If you are unsure what Divorce Day is, it is the first working Monday of every year. It has earned this unattractive sobriquet because, historically, it is the day that brings family lawyers the highest volume of new divorce enquiries.
Although the average length of a marriage is going up and the overall number of divorces is going down, 42% per cent of marriages in the UK are still ending in divorce. The first month of the year is the most popular for initiating a divorce and the first Monday of the month accounts for an unproportional number of cases being logged.
It is thought that this spike in divorce enquiries occurs because a couple’s problems will have been exacerbated over the Christmas holidays. Spending more time together – often with the added pressure of extended family members being present – coupled with financial worries can bring longer term relationship problems to a head.
Sometimes it is simply the reality of settling back into ‘normal life’ after the holidays that leads some married couples to realise that they have only stayed together to keep the family happy over Christmas.
The current economic crisis has only worsened the situation for many. In addition to having to negotiate higher prices and interest and energy rate increases, a higher number of couples are having to deal with job losses. The increase in concerns over our worsening mental health has also left many experts worried that 2024’s Divorce Day could be even worse than previous years.
Why do couples choose to separate?
While not all divorces are reactions to something specific and can simply be the result of an extended period of separation, there are five reasons that couples divorce:
- Unreasonable behaviour, e.g. domestic abuse, a lack of emotional support or substance abuse.
- Adultery, although interestingly same sex couples cannot use this as grounds for divorce.
- Desertion (without it being agreed by the other party) for more than two years in the past two-and-a-half years.
- Being separated for two to five years even if you have lived in the same house but have slept and eat separately. This will require your partner’s agreement.
- Being separated for five or more years. This does not require partner’s consent.
Even if you have been affected by any of these issues, there are other options open to you before you pursue a divorce.
You could legally separate. You and your partner would agree to live as separate people leading separate lives. You would need to have a legal separation agreement drawn up to deal with your finances and other important living arrangements.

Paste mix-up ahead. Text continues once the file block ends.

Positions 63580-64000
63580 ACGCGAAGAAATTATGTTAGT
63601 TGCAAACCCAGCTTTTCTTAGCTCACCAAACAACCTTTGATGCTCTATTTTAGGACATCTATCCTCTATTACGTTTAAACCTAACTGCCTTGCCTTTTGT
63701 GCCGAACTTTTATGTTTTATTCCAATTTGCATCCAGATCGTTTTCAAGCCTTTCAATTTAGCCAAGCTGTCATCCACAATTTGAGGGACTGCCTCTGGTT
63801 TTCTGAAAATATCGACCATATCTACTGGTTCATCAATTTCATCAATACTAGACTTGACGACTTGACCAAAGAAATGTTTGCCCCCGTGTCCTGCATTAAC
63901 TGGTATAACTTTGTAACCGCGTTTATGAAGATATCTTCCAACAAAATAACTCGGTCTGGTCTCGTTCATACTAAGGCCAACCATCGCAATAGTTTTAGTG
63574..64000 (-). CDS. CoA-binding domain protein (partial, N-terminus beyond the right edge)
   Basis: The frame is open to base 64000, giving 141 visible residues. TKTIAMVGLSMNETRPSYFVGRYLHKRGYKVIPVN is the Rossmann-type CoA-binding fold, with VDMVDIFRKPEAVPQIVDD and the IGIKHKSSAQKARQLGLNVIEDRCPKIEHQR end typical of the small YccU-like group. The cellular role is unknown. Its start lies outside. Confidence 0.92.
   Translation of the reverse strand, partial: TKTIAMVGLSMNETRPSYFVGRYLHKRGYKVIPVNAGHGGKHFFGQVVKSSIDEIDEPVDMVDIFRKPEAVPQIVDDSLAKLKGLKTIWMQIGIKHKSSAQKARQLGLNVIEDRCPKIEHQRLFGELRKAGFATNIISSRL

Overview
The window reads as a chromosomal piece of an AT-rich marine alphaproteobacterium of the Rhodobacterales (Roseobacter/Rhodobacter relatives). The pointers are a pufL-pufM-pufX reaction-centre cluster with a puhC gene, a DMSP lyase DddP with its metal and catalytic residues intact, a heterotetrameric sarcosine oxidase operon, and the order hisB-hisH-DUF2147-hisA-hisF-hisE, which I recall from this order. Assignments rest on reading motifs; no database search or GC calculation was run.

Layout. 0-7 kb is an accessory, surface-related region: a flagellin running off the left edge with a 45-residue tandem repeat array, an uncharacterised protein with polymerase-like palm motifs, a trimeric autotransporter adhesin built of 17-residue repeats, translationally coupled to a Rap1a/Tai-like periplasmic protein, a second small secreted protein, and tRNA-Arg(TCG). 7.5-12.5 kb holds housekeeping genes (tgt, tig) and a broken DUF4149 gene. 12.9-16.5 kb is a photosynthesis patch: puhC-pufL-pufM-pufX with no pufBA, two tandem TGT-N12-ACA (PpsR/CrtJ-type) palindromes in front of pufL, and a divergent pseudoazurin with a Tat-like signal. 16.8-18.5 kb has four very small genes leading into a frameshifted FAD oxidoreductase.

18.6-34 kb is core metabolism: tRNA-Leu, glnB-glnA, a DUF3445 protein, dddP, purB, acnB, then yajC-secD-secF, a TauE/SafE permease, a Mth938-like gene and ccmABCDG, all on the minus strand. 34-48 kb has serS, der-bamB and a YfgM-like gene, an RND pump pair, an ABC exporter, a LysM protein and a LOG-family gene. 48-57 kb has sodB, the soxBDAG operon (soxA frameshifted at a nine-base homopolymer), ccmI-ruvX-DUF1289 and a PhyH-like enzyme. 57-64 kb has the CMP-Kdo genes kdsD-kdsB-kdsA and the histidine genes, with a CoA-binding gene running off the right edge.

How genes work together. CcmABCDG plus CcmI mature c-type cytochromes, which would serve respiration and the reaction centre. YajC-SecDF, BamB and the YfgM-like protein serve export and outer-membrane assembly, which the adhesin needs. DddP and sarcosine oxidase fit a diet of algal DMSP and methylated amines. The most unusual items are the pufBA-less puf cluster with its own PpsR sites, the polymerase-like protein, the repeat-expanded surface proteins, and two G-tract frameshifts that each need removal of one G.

You could stay married but separate informally. This affords you both valuable thinking time, but you must be aware it will not give you any security when it comes to finances, property, or other assets unless you have a pre-nuptial agreement in place.
How can you start planning if you think Divorce Day will affect you?
Even if divorce is imminent or inevitable, many people will put things to one side to give their family an enjoyable Christmas. However, if you are planning to divorce after Christmas, the process will almost certainly run more smoothly if you begin your planning as soon as possible.
We would suggest this process starts with you and your partner trying to agree on as many aspects of the divorce as you can. While financial and child arrangements will be agreed during the divorce process, it will be quicker and more comfortable if these negotiations have a start point.
The aspects you will need to agree on will of course be reliant on your family, your situation, and your assets. However, in our experience, the following should be addressed:
- Who will maintain custody of the children?
- Will one party need to pay the other child maintenance and at what level (approximately) should maintenance be set?
- What are each party’s bills and expenditure and how will they be covered following the divorce?
- What will happen with the family home? Will one party continue to live in it after the divorce (usually the party who will maintain custody of the children) or will it be sold?
- If the family home is to be sold, how will the proceeds be divided?
- How will any outstanding joint debts be settled or divided?
- How will any jointly held assets and investments (i.e. shares, savings and pensions) be divided?
- How will items purchased jointly (e.g. cars, furniture, art, jewellery, or other valuables) be split?
If you are concerned you will be impacted by Divorce Day or into a conversation regarding a possible divorce or separation during the early part of next year, please contact our experienced Family Law team today.